Belize is located on the eastern coast of Central America where it's bordered by Mexico and Guatemala. Belize is the only country in Central America with English as the official language. With 8,800 square miles of land, this gives Belize a population density of about 45.4 persons per square mile. This is the lowest density in Latin America, and one of the lowest in the world.
The largest city in Belize is Belize City, which has a population of 57,000. The capital, Belmopan, has a population of 16,500.
The demographics of Belize have been heavily influenced by colonization, slavery and immigration, and the country has many ethnic groups, languages and cultures combined. The Maya have inhabited the region since the second millennium BC, although much of this population has been wiped out. There are now three Maya groups in Belize: the Mopan who are indigenous to the area and returned from Guatemala in the 19th century after evading slavery), the Yucatec (who came from Mexico to escape the Caste War) and the Q'eqchi (who fled from slavery in Guatemala).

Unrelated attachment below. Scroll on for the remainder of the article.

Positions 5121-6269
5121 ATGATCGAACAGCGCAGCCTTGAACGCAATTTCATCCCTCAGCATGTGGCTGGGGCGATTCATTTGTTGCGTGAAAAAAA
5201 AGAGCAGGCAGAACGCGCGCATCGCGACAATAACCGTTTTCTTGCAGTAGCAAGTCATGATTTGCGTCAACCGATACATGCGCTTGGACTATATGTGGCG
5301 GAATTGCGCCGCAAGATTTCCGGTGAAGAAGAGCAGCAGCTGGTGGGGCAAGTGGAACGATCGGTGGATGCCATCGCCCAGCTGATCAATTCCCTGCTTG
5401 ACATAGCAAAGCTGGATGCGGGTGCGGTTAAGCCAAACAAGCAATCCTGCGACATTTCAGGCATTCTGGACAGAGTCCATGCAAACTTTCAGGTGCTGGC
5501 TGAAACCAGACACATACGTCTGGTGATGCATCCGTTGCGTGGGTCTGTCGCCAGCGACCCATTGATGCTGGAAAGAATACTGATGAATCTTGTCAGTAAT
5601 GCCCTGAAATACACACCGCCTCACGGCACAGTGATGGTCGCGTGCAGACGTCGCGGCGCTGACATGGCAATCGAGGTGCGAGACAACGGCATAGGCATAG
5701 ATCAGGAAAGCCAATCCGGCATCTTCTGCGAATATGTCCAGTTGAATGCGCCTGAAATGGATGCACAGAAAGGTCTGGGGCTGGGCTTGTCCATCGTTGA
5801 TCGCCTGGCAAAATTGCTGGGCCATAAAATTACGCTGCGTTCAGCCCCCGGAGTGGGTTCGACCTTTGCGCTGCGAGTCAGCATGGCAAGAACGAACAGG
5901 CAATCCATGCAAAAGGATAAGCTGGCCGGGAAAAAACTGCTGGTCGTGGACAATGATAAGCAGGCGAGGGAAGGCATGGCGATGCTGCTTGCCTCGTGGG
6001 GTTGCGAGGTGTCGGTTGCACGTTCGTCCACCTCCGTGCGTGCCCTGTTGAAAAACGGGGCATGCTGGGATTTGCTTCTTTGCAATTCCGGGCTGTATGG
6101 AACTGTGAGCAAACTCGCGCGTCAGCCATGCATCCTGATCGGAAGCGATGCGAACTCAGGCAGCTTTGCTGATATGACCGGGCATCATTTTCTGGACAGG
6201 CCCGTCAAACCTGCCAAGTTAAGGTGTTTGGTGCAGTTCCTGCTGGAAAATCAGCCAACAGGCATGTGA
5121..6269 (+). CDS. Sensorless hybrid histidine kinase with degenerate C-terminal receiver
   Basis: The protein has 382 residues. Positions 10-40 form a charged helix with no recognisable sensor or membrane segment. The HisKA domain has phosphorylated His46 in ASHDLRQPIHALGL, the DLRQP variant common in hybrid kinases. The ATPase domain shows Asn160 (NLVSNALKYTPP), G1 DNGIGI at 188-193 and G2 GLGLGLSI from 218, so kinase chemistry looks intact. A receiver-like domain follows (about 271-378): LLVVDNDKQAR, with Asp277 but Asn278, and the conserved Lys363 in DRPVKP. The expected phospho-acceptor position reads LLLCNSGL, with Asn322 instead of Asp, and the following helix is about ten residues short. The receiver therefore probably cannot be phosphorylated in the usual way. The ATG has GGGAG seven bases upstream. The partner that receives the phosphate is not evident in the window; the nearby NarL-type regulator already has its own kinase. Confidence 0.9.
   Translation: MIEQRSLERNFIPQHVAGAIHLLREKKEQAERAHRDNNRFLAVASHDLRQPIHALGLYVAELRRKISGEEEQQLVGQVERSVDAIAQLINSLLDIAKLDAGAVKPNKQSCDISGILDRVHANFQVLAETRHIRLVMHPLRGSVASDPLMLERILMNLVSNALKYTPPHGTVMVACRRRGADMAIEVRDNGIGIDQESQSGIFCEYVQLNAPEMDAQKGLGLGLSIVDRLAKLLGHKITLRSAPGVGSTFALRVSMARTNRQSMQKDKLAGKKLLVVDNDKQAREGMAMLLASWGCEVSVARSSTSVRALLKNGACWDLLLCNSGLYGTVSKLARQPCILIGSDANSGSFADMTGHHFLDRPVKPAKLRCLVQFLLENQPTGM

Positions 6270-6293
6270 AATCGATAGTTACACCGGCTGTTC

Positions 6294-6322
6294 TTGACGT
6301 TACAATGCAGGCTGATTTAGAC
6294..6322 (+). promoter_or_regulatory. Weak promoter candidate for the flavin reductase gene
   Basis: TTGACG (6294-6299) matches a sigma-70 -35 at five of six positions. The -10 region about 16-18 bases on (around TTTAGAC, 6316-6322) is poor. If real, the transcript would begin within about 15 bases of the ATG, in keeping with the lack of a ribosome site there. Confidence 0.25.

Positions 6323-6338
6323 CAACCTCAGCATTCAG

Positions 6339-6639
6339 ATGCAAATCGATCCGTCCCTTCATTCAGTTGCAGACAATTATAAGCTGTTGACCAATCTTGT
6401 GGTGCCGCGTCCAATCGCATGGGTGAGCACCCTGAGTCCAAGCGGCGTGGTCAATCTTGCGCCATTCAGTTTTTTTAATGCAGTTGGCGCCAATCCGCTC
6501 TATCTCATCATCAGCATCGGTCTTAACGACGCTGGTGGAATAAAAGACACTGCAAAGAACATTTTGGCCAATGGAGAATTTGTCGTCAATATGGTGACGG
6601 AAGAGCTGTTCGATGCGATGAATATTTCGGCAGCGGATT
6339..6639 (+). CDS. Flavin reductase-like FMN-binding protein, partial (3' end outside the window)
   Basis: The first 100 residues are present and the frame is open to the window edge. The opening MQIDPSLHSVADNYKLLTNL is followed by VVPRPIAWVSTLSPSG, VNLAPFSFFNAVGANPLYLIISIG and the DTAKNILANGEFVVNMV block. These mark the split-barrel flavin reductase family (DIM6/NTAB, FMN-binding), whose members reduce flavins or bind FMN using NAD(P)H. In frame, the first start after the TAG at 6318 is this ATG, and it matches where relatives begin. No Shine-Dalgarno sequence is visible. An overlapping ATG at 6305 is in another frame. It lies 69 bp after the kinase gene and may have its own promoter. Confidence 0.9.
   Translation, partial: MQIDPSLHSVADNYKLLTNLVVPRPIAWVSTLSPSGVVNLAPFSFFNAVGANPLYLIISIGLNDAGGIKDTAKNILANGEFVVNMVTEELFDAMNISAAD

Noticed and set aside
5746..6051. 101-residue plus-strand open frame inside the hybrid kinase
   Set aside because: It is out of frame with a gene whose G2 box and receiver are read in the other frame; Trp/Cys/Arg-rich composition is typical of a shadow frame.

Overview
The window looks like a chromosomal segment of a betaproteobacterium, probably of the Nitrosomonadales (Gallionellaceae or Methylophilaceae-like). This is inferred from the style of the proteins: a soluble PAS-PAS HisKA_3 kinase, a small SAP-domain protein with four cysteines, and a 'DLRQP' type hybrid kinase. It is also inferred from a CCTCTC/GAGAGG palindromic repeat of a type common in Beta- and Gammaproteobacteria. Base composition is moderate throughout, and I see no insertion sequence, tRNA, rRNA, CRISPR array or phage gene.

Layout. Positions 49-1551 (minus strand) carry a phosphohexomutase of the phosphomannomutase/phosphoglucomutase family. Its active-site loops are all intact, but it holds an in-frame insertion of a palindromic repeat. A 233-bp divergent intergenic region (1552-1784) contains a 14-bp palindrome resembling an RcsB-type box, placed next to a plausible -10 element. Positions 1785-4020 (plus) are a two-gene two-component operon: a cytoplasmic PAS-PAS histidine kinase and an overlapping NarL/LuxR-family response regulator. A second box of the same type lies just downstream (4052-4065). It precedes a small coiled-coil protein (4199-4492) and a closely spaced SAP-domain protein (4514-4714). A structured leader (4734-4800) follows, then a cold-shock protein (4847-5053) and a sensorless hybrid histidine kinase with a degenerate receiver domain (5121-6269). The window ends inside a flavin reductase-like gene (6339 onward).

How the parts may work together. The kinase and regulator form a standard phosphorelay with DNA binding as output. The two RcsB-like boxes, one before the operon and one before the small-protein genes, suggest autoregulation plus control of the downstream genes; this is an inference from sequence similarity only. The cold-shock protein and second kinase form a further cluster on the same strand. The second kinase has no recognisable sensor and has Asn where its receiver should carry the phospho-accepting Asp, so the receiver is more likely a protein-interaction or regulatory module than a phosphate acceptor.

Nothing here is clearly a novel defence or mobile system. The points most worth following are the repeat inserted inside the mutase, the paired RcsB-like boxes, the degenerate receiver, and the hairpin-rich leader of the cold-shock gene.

Belizean Creoles, or Kriols, account for 21% of the population but almost 75% of the country's diaspora. They are descendants of the Baymen slave owners and slaves brought to the region for logging.
Mestizos account for 50% of the country's population. Mestizos were originally a mix of Maya and Spanish. The Garinagu, who are a mix of West/Central African, Arawak and Island Carib, account for 4.5% of the population.
There are also large communities of Asians, East Indians and expatriate Americans and Africans residing in Belize. Many Creoles and other ethnic groups of Belize have emigrated to the United States and the United Kingdom for more opportunities. It's estimated that there are 160,000 Belizeans in the United States.